Leaders in Dentistry: A conversation with Dr. Joel Weaver

2011 08 02 09 39 13 321 Joel Weaver 70

DrBicuspid.com is pleased to present the latest installment of Leaders in Dentistry, a series of interviews with researchers, practitioners, and opinion leaders who are influencing the practice of dentistry.

We spoke with Joel M. Weaver, DDS, PhD, a dentist anesthesiologist who has practiced in the Ohio State University dental clinic and hospital operating rooms for more than 30 years. Partially retired since 2007, Dr. Weaver is the immediate past president of the American Society of Dentist Anesthesiologists and past president of the American Dental Board of Anesthesiology and the American Dental Society of Anesthesiology. He is currently the editor-in-chief of
Anesthesia Progress and national anesthesia spokesperson for the ADA.

Dr. Weaver shared his thoughts on a number of issues in dental anesthesiology, including drug shortages, the safety of administering general anesthesia to very young patients, and who should be allowed to administer general anesthesia.

DrBicuspid: What are your thoughts on the safety of general anesthesia for very young patients?

Joel M. Weaver, DDS, PhD.Joel M. Weaver, DDS, PhD.
Joel M. Weaver, DDS, PhD.

Dr. Weaver: There is certainly conflicting data. It's all very preliminary; it initially started out with rodent studies, and now they've looked at nonhuman primates. These studies are looking at the very young as opposed to what would be the equivalent of 4- to 5-year-old children, who would be likely to have general anesthesia for dentistry. Some of those studies are giving mice exposure up to 24 hours, which would be exceedingly clinically rare for a child. We're a long way away from filling in all the pieces of the puzzle to see if, in fact, there's anything to what scientists have observed under experimental conditions in nonhumans.

One thing that has to be made clear is that rarely is it entirely optional for young children to have anesthesia of any type. Even for younger children with massive caries at 18 months who can't eat, to not give them anesthesia could be inhumane and not safe. The dentist's drill runs around 400,000 rpms; if a little child brings his hand up to his mouth because he's uncooperative or precooperative, the drill could slice his hand like butter. So if the child is in pain and needs dental care, general anesthesia may be the only safe way to prevent psychological and physical harm.

Putting an uncooperative child in a headlock with no anesthesia to do dentistry on a semimoving target could impair his or her mental health. That's invading a body cavity by a stranger -- the dentist -- which could be devastating to the child without anesthesia and is perhaps the root of many dental phobias. Those patients might have benefitted from anesthesia.

When doctors are treating ear infections in very young patients, draining is always done under general anesthesia. It's a minimal procedure, yet insurance companies will typically cover it. The thinking is that it is medically necessary and general anesthesia is a part of the process.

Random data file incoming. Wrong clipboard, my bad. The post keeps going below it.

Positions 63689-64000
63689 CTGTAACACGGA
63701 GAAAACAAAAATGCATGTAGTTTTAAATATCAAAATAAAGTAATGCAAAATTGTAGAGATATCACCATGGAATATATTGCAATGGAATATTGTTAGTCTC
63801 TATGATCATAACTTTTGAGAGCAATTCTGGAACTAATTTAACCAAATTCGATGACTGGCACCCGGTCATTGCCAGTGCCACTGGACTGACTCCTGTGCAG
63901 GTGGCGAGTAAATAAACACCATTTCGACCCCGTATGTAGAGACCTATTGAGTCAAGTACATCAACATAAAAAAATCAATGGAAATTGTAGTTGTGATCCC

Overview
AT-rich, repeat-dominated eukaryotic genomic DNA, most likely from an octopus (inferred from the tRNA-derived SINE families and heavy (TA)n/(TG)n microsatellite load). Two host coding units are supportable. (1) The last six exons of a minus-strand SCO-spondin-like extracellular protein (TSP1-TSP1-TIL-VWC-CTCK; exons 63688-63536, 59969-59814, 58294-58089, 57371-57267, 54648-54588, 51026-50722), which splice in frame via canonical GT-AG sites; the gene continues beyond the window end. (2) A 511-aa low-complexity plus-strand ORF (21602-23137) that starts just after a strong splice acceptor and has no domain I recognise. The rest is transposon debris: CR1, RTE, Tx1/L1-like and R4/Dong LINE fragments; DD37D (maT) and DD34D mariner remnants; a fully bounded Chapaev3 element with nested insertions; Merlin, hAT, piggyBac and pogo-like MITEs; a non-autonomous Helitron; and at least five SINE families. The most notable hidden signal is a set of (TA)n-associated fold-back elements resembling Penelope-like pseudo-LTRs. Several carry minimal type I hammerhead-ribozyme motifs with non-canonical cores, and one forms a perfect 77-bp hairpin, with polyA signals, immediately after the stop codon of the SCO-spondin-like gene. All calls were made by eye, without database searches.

Yet in dentistry the insurance companies don't always feel the same. "Why can't you just do it under local?" Perhaps it's the same child who had a 30-second procedure with ear tubes put in. And yet for hours' worth of dentistry, the child has to be placed in a headlock and the dentist tries to do the best he or she can. It's the way it seems to happen all too often, and it doesn't make sense.

Are insurers' efforts to limit payments affecting treatment plans?

That's a possibility. Dentists are pretty inventive; they do what they can with the skills they have. If insurance companies won't pay for dentist anesthesiologists to take their portable anesthesia equipment and monitors into the dentist's office to provide general anesthesia, or for dentists to take the patient to a surgicenter or hospital for anesthesia, then dentists have to do the best they can.

“For younger children with massive caries at 18 months who can't eat, to not give them anesthesia would be inhumane.”
— Joel Weaver, DDS, PhD

This problem is multifactorial. Parents have a responsibility to prevent caries, yet a lot of parents don't understand that giving a child a bottle of milk or sugary drink as a pacifier causes rampant decay. Every tooth in an 18-month-old may be decayed beyond saving. It not only happens in families of low income but also high income, when both parents work and a nanny without knowledge of a healthy diet leads to the same result.

Certain states make it very difficult for dentists to do sedation or administer anesthesia in their office. In California, a huge number of dentist anesthesiologists are able to travel from office to office to treat precooperative children who are 18 months old. Those laws are pro access to care. The practice is highly regulated, but the laws are still effective.

Other states, such as Florida, don't allow it. If the pediatric dentist happens to have the same training as a dentist anesthesiologist (which would be very rare), then the latter can come into the office to provide general anesthesia while the dentist does the dentistry. But if the pediatric dentist doesn't have that training, then the dentist anesthesiologist can't come into the office.